Mayors: Really 3 things in Rauner budget hurt suburbs

Suburban mayors say Gov. Bruce Rauner's push to cut their income tax share is just one of three of his proposals that would make it nearly impossible to continue paying for local government services.

Mayors groups representing many suburbs outlined the trifecta in a letter to Rauner in which they ask the Republican to reconsider his plan to cut half their towns' share of Illinois' income taxes, a move that could cost individual suburbs millions of dollars per year each.

They also highlighted Rauner's desire to freeze their property taxes and his proposal to exempt firefighters and police officers from proposed pension benefit cuts. Suburban mayors have been trying to save money via those pension cuts for years, but they've not yet persuaded lawmakers to go along.

“This additional one-two punch to local governments will take away the ability to fund the rising costs of basic government services and public safety pensions, which have been well-documented as unsustainable,” the letter said. Signers included the presidents of the Barrington Area Council of Governments, DuPage Mayors and Managers, McHenry County Council of Governments, Northwest Municipal Conference and Will County Government League, among others.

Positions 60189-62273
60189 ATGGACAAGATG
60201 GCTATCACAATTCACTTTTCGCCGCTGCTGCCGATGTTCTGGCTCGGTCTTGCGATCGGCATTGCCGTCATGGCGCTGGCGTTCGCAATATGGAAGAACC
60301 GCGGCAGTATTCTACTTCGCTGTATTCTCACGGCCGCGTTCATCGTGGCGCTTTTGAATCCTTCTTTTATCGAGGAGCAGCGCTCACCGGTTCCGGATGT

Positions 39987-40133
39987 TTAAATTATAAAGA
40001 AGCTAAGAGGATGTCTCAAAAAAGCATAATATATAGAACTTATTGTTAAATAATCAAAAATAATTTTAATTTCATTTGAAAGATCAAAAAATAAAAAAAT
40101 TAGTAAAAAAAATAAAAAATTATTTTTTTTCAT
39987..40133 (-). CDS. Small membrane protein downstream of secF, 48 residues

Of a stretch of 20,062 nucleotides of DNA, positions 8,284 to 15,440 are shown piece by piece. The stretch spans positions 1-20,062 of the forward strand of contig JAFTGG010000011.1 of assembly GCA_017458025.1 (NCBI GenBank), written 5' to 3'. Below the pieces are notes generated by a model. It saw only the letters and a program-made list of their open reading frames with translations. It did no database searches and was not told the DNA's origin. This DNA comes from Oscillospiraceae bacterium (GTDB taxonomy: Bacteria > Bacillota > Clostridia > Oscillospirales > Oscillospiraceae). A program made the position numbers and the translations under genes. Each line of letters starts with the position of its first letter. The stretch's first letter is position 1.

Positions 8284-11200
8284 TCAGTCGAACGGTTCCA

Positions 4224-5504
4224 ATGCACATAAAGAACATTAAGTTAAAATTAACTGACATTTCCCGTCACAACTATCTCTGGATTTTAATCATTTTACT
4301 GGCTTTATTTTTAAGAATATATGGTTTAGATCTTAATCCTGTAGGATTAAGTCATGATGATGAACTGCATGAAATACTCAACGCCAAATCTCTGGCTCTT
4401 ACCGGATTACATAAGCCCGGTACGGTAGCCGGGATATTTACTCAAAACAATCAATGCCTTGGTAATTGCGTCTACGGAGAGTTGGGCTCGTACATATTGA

Rauner says the state's next budget faces a $6.2 billion hole in part because of Democrats' shoddy budget-making last year. Spokeswoman Catherine Kelly said the amount of money the state has sent to local officials has “ballooned” over 10 years and that local governments have to sacrifice.

The cut would cost Schaumburg $3.5 million, Naperville $7 million, Algonquin $1.5 million and Batavia $1.3 million, to give a few examples.

“Through the local government task force, Gov. Rauner is committed to working with local communities to reduce costs and give them increased flexibility,” Kelly said in a statement. “Additionally, as part of his Turnaround Agenda, the governor proposed empowering local residents with tools to control costs at the local level and get more value for their tax dollars.”

Mayors in previous years were able to thwart former Gov. Pat Quinn's attempts to reduce their share of income taxes.

But as Rauner is proposing big cuts to a swath of government programs, from universities to care for the disabled to drug addiction treatment, among others, mayors could face a tough fight.

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